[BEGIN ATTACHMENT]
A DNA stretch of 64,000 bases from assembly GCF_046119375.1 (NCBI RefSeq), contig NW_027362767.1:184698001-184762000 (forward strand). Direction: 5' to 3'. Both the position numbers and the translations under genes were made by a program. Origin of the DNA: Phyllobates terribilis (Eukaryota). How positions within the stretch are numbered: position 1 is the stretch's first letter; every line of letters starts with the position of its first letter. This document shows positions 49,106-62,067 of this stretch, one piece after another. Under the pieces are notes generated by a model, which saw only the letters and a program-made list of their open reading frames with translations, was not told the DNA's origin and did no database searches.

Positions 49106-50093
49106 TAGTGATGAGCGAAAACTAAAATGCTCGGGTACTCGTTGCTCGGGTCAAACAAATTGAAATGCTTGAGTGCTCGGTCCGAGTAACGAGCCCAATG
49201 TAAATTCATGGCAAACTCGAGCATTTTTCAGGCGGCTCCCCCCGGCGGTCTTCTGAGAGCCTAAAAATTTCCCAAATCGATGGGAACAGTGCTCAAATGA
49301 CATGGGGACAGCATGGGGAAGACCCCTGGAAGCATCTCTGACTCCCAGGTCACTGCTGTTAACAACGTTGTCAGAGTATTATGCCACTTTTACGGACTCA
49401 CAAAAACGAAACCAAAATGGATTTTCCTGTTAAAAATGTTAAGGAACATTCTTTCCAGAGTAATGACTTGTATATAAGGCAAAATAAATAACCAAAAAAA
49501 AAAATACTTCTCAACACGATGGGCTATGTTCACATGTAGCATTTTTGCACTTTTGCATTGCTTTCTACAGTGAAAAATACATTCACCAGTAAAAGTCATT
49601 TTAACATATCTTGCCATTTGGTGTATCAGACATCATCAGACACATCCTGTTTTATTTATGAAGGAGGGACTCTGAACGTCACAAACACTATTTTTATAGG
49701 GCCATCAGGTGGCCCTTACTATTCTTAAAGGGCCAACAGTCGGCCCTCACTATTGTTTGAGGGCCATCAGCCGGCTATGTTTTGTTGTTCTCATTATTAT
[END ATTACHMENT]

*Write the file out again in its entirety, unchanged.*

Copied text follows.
A DNA stretch of 64,000 bases from assembly GCF_046119375.1 (NCBI RefSeq), contig NW_027362767.1:184698001-184762000 (forward strand). Direction: 5' to 3'. Both the position numbers and the translations under genes were made by a program. Origin of the DNA: Phyllobates terribilis (Eukaryota). How positions within the stretch are numbered: position 1 is the stretch's first letter; every line of letters starts with the position of its first letter. This document shows positions 49,106-62,067 of this stretch, one piece after another. Under the pieces are notes generated by a model, which saw only the letters and a program-made list of their open reading frames with translations, was not told the DNA's origin and did no database searches.

Positions 49106-50093
49106 TAGTGATGAGCGAAAACTAAAATGCTCGGGTACTCGTTGCTCGGGTCAAACAAATTGAAATGCTTGAGTGCTCGGTCCGAGTAACGAGCCCAATG
49201 TAAATTCATGGCAAACTCGAGCATTTTTCAGGCGGCTCCCCCCGGCGGTCTTCTGAGAGCCTAAAAATTTCCCAAATCGATGGGAACAGTGCTCAAATGA
49301 CATGGGGACAGCATGGGGAAGACCCCTGGAAGCATCTCTGACTCCCAGGTCACTGCTGTTAACAACGTTGTCAGAGTATTATGCCACTTTTACGGACTCA
49401 CAAAAACGAAACCAAAATGGATTTTCCTGTTAAAAATGTTAAGGAACATTCTTTCCAGAGTAATGACTTGTATATAAGGCAAAATAAATAACCAAAAAAA
49501 AAAATACTTCTCAACACGATGGGCTATGTTCACATGTAGCATTTTTGCACTTTTGCATTGCTTTCTACAGTGAAAAATACATTCACCAGTAAAAGTCATT
49601 TTAACATATCTTGCCATTTGGTGTATCAGACATCATCAGACACATCCTGTTTTATTTATGAAGGAGGGACTCTGAACGTCACAAACACTATTTTTATAGG
49701 GCCATCAGGTGGCCCTTACTATTCTTAAAGGGCCAACAGTCGGCCCTCACTATTGTTTGAGGGCCATCAGCCGGCTATGTTTTGTTGTTCTCATTATTAT